Meanwhile, the 1980s saw a boom in personal, idiosyncratic, “uncommercial” movies which achieved long-term success for a generation of directors and stars – Stephen Frears ‘ My Beautiful Laundrette, Neil Jordan’s Mona Lisa, Mike Leigh’s High Hopes. These films were tough prospects in subject matter – homosexuality, prostitution, unemployment – but achieved international critical success, an award here and there, and enough cashflow to allow their creative talent to flourish long-term. Add to that Derek Jarman (directly responsible for grooming Tilda Swinton into one of our leading actresses) and Ken Loach (ghettoised for his politics during the 1980s, but on the verge of a comeback that would create one of British cinema’s defining bodies of work) and you have the bedrock of today’s generation of British filmmakers.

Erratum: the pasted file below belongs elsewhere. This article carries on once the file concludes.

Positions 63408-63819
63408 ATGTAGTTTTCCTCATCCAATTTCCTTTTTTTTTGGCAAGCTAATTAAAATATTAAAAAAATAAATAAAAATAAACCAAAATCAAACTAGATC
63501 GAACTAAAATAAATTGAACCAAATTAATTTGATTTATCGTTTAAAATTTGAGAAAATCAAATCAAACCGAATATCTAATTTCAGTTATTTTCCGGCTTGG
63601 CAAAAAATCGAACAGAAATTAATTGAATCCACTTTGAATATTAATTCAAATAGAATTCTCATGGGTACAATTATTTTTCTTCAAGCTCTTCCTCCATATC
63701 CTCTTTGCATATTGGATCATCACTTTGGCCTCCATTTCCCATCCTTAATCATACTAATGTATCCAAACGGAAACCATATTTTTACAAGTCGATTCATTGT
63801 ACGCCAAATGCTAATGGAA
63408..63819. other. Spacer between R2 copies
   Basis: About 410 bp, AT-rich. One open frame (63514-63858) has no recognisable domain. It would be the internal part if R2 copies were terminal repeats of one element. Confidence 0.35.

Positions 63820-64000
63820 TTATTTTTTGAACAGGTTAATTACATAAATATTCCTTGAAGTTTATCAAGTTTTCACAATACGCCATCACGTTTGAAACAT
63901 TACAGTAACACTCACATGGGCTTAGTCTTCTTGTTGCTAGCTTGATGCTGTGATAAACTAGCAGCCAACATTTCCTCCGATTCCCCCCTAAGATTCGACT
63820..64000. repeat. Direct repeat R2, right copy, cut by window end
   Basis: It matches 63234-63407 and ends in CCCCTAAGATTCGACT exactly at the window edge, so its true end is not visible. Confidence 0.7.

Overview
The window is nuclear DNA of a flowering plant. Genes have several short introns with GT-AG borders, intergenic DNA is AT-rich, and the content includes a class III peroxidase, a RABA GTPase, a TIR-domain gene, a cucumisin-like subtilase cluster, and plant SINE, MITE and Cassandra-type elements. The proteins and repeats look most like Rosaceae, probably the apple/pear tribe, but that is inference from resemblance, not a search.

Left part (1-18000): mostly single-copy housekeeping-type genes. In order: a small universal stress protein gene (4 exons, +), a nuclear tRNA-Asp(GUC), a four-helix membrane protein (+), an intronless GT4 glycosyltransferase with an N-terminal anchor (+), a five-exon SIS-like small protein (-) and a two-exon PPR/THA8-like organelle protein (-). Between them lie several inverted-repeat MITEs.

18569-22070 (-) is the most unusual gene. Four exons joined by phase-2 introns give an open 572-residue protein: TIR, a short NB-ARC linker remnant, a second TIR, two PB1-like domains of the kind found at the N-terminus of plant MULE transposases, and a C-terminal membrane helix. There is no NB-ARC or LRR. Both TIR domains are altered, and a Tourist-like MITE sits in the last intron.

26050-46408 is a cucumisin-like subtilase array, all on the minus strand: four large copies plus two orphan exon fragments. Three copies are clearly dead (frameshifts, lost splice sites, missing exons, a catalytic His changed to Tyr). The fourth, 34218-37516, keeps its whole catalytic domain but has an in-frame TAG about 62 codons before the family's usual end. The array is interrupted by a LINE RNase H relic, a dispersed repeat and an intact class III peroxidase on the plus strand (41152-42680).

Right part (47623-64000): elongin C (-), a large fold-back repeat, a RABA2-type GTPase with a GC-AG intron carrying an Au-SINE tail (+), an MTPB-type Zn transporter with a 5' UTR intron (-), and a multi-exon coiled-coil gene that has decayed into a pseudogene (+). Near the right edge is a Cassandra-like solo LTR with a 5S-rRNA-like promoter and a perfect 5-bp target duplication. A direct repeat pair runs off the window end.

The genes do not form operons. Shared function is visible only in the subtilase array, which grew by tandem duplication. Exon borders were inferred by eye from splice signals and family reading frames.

In contrast, Goldcrest’s directors – Hugh Hudson (Chariots Of Fire, Revolution), Roland Joffe (The Killing Fields, The Mission) and Julien Temple (Absolute Beginners) fell into obscurity, hack-work and experimental work respectively.  Puttnam, meanwhile, went to Hollywood, took charge of Columbia, and – as Wikipedia puts it with damning scorn – “was criticised…for not sufficiently exploiting the studio’s few box office hits.”  Even our most commercially-minded producers simply aren’t commercial enough for the bland rubbish that comprises Cameron’s film diet.

The simple truth is that you cannot guarantee success.  William Goldman famously said, “nobody knows anything,” and as Telegraph critic Robbie Collin wryly tweeted this morning, Slumdog Millionaire would never have been greenlit under the guidelines of Cameron’s big book of British film.